Calimera! After our wonderful vacation on this beautiful and charming island, of course, I have to share the photos with you. Those who follow me on Instagram may have already seen a few individual photos. Here we go now with the extended version.
First of all, I must say that we enjoyed that week to the fullest in many ways. First and foremost, it was because the whole family was together, including my mom. It is not a given that our adult children still come along. When they were little, it was fun with them, but now that they are adults, we had a big blast. In any case, it was an unforgettable experience, for which I am grateful to put in my memory box.
Let’s start with some views from the hotel area to the beach and the small bay below the hotel and some night photos. I also had the first time ever the opportunity to see a blood moon.
I have to admit that I felt very safe at this hotel regarding the Corona situation. I never experienced such a clean hotel in all spaces (room, restaurants and bar, pool area).
For two days we rented cars. We were suggested to rent two smaller cars instead of one big car (we were six people). What great advice that was. Whether in the city, on the narrow mountain roads, or any roads, even with a small car, it was difficult to pass oncoming or parked cars. Thank God, my son did not mind (but loves) driving. After my first attempt in the city, he drove for the rest of the time. What a relief! But let’s turn to our first point of interest: The capital, Corfu Town (Kerkyra).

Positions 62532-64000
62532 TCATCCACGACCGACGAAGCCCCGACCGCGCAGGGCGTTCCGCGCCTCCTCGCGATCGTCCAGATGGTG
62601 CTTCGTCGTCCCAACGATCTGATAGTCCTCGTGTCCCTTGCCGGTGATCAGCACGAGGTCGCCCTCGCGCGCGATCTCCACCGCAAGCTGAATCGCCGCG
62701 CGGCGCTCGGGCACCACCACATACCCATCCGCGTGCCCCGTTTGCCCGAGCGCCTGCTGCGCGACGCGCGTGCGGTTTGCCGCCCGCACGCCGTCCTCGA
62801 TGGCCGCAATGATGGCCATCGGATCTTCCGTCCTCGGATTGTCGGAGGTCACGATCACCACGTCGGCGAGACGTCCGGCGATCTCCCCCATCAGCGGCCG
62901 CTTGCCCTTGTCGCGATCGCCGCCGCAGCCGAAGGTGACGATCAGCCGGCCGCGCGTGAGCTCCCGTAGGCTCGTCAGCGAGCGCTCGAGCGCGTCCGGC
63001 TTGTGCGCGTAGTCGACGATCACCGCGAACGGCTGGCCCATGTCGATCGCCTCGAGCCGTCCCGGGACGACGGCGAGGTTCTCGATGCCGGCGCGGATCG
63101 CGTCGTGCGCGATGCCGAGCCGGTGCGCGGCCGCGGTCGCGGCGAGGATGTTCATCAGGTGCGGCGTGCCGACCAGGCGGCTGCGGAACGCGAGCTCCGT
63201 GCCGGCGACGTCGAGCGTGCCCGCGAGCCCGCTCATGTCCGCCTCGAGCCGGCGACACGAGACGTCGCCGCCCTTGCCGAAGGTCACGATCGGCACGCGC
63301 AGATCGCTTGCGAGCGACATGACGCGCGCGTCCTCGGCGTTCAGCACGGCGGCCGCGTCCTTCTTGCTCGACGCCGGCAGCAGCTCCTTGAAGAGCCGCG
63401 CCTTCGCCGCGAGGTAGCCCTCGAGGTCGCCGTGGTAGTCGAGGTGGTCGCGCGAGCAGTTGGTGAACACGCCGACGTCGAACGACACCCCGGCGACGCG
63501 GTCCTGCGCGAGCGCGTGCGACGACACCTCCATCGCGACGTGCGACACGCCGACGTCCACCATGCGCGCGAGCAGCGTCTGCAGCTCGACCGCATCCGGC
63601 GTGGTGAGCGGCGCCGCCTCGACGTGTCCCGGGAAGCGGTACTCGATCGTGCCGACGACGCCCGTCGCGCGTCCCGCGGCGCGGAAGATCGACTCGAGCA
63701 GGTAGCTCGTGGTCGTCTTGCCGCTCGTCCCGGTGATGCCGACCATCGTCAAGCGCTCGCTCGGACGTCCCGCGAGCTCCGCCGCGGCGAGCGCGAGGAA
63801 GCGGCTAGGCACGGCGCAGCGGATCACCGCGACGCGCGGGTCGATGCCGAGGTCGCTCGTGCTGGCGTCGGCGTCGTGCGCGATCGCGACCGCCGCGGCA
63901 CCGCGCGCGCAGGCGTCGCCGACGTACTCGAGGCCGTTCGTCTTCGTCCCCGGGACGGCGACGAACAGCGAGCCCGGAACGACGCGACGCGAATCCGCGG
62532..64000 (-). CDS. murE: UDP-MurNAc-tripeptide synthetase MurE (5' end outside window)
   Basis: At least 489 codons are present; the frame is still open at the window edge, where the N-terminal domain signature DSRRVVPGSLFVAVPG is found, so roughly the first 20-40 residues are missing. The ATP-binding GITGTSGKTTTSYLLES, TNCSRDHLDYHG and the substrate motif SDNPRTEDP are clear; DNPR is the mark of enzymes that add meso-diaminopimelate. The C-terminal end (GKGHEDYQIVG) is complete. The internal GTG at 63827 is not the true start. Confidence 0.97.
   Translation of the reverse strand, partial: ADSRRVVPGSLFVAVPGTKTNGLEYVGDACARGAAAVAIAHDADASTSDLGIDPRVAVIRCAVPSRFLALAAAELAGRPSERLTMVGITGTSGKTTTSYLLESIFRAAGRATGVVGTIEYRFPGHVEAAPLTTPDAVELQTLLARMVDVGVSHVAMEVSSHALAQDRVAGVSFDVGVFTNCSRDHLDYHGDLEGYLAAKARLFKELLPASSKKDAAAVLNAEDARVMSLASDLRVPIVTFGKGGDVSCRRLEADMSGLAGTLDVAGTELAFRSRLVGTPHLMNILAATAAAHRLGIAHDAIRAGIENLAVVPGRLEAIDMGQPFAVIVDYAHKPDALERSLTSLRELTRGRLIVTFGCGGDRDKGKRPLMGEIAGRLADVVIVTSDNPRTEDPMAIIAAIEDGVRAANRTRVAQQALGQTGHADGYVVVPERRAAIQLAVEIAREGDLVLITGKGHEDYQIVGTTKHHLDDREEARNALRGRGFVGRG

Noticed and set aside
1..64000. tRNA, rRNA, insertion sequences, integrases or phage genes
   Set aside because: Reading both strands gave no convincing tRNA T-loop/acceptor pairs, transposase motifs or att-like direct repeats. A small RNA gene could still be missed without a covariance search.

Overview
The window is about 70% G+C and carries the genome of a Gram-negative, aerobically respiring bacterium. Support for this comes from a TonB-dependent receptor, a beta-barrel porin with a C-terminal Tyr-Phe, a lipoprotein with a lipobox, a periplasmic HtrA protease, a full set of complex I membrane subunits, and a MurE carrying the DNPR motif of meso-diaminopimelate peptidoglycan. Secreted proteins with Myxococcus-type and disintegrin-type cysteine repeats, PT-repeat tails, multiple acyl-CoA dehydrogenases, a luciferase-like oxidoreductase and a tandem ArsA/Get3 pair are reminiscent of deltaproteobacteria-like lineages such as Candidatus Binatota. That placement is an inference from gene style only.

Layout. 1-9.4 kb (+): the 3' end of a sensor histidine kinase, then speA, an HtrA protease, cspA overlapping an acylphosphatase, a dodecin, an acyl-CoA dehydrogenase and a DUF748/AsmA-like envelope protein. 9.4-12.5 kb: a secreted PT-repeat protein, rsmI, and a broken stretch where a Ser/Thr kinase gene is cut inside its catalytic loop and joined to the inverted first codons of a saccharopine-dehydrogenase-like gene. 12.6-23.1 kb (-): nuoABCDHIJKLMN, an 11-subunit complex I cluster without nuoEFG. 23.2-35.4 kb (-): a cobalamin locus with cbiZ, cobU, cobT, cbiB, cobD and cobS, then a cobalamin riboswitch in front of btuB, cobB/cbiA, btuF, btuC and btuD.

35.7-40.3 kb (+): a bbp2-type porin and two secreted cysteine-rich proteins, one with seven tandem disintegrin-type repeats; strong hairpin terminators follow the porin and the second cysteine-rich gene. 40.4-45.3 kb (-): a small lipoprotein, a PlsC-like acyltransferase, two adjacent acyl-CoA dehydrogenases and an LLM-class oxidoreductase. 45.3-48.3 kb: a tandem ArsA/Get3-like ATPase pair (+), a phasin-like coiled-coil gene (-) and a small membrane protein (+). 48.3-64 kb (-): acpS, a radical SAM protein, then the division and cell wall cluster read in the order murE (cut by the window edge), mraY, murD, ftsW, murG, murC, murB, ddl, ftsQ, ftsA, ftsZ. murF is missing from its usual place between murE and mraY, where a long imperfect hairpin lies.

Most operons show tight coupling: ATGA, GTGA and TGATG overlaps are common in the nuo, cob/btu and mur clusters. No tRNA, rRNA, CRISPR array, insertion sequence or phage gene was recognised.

There are two Venetian fortresses: the old fortress, and the new fortress. In between both, there is the old town. We parked at the new fortress (gosh, it took us ages to find spots for both cars), walked through the old town, visited the old fortress. The first photo shows the new fortress and in photo #19, you can see the old town and the new fortress:
The next stop was my daughter’s and my favorite: The Achilleion. Here are some facts taken from Wikipedia:
Achilleion is a palace built in Gastouri on the Island of Corfu for the Empress Elisabeth of Austria, also known as Sisi, after a suggestion by the Austrian consul Alexander von Warsberg. Elisabeth was deeply saddened by the tragic loss of her only son, Crown Prince Rudolf of Austria following the Mayerling incident in 1889, and a year later she had this summer palace built as a refuge.
Achilleion is located about ten kilometres south of the city of Corfu and provides a panoramic view of the city to the north, and across the whole southern part of the island to the Ionian Sea.
The architectural style was designed to suggest an ancient palace of mythical Phaeacia.The motif centers on the hero Achilles of Greek mythology, from which the name is derived. Corfu was Elisabeth’s favourite vacation destination and she wanted a palace to gratify her admiration for Greece, its language and its culture.
The last stop of our first day exploring the island was Kanoni and mouse island. It has its name because of the shape of that small island. An interesting fact is that the runway of the airport for incoming flights begins right after Kanoni. It is pretty impressive when the planes are coming in, right above your head.
Here is some information from greeka.com: Kanoni, the church of Panagia Vlacherna and the Mouse Island in Corfu: The location of Kanoni with the church of Panagia Vlacherna below and the Mouse Island (Pontikonissi) are the most famous and photographed spots of Corfu. Kanoni is actually a quarter of Corfu Town, just a couple of km from the city center. It took its name from an old cannon that stands on top of the hill.
More in post #2 later this week.
In Love and Light